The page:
Is a patient signature required on the GCD order form?

Informed consent and patient signature are not required to make a Goals of Care Designation order because it is a medical order. As a medical order, it is the clinical responsibility of the most responsible health practitioner. It is standard clinical practice to engage the patient or alternate decision maker in all related discussions and decisions so their wishes are known and considered. A patient or ADM signature is not required for documentation.

Can a photocopy of the GCD order form be valid?

Original GCD order forms are recommended as one source of truth, however if a health care provider must make a copy of the original Goals of Care Designation Order for any purpose, the health care provider should add a notation to the copy stating “true copy of the current Goals of Care Designation order for this patient” with the staff member’s signature, date and printed name.

Instances of when retaining a GCD Order photocopy on the patient’s chart is needed:

  • patient attends outpatient care or services at the same location on a regular basis, (e.g. dialysis, chemotherapy)
  • when a resident in a care facility goes on a day recreational outing and carrying their personal Green Sleeves is not feasible.

When a patient is discharged from acute care and their Green Sleeve remains on the chart, what does the health care team and Health Records do to return the Green Sleeve to the patient?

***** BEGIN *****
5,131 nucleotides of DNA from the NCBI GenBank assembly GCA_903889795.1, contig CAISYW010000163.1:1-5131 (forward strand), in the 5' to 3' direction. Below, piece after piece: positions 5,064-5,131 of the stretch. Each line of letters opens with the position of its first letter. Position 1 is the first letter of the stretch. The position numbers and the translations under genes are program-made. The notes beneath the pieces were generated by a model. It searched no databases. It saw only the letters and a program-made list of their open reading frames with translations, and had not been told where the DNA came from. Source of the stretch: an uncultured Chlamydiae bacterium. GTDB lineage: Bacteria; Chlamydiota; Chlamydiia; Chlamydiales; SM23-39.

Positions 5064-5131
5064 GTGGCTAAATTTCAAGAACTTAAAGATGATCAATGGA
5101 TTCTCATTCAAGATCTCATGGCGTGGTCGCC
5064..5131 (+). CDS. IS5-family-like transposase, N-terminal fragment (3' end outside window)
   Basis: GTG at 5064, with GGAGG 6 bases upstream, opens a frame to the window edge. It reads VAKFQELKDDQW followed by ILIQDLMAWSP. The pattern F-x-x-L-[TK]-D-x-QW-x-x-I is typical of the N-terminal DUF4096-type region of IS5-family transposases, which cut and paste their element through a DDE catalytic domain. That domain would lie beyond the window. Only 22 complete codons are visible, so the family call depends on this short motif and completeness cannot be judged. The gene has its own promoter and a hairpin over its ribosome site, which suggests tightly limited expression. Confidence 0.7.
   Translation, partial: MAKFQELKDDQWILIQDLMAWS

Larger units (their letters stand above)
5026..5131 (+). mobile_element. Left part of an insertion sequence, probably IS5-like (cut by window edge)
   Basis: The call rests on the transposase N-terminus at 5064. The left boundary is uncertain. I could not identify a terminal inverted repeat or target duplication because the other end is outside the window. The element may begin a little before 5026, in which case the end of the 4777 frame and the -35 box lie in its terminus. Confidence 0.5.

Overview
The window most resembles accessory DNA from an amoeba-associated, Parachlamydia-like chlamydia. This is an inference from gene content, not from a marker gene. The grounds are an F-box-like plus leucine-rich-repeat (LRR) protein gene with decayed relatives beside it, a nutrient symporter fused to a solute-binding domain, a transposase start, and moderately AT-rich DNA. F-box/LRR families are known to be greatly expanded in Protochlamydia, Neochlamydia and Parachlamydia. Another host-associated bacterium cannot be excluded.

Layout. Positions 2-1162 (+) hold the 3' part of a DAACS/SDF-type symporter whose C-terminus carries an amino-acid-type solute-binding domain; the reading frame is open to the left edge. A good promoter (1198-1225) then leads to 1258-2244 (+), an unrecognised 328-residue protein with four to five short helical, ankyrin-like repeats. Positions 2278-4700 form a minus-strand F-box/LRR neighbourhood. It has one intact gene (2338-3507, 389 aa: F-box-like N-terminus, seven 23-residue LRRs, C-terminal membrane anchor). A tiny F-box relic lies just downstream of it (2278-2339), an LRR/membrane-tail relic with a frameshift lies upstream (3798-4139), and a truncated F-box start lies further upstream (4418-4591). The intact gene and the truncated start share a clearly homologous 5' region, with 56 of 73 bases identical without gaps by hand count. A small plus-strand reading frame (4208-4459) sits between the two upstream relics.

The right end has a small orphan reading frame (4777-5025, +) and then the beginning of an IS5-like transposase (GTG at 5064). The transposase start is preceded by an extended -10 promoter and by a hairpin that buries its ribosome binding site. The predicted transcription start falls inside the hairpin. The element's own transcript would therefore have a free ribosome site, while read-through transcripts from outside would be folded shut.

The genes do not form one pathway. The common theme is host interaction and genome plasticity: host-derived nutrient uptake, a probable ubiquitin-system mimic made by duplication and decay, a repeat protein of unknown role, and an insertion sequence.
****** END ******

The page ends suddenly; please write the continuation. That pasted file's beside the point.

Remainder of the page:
The ACP/GCD documents and Green Sleeve are the property of the patient. The unit clerk is to place a copy of the ACP/GCD documents on the health record and return the originals in the Green Sleeve to the patient.

If the original remains on the chart after the patient has been discharged, the unit clerk is to call the patient or facility. If unable to contact the patient and return the Green Sleeve, then the unit clerk sends it to Health Records. Health Records is to then return it to the patient by mail.

How do GCD Orders in electronic format and paper work together?

There is a paper version of a GCD Order. The form on which the GCD Order is written should be stored in the patient’s Green Sleeve except in areas that use electronic order entry.

In areas using an electronic health record the GCD order is entered and viewed in electronic format.  When a patient is transferred from an electronic health record entry site to a paper order entry site, the sending unit prints a paper copy of the GCD order and places it in the Green Sleeve, giving it to the patient. This process also occurs if the patient is transferred to their home.

Both paper handwritten and electronically generated print forms are considered originals.

What do I do with multiple completed GCD order forms?

When there are multiple completed order forms (e.g. as a result of transfers or changes to health status) the following may assist in organizing the patient’s Green Sleeve:

  • The most current GCD order form should be at the front of the Green Sleeve.
  • Outdated GCD order forms can be housed within the Green Sleeve but should be filed sequentially by date in descending order (most recent on top).  A no longer current GCD Order should have “VOID” written on it prominently, along with the date, to reduce the chance of error.

Does my patient need to have a GCD to be admitted to a designated living option?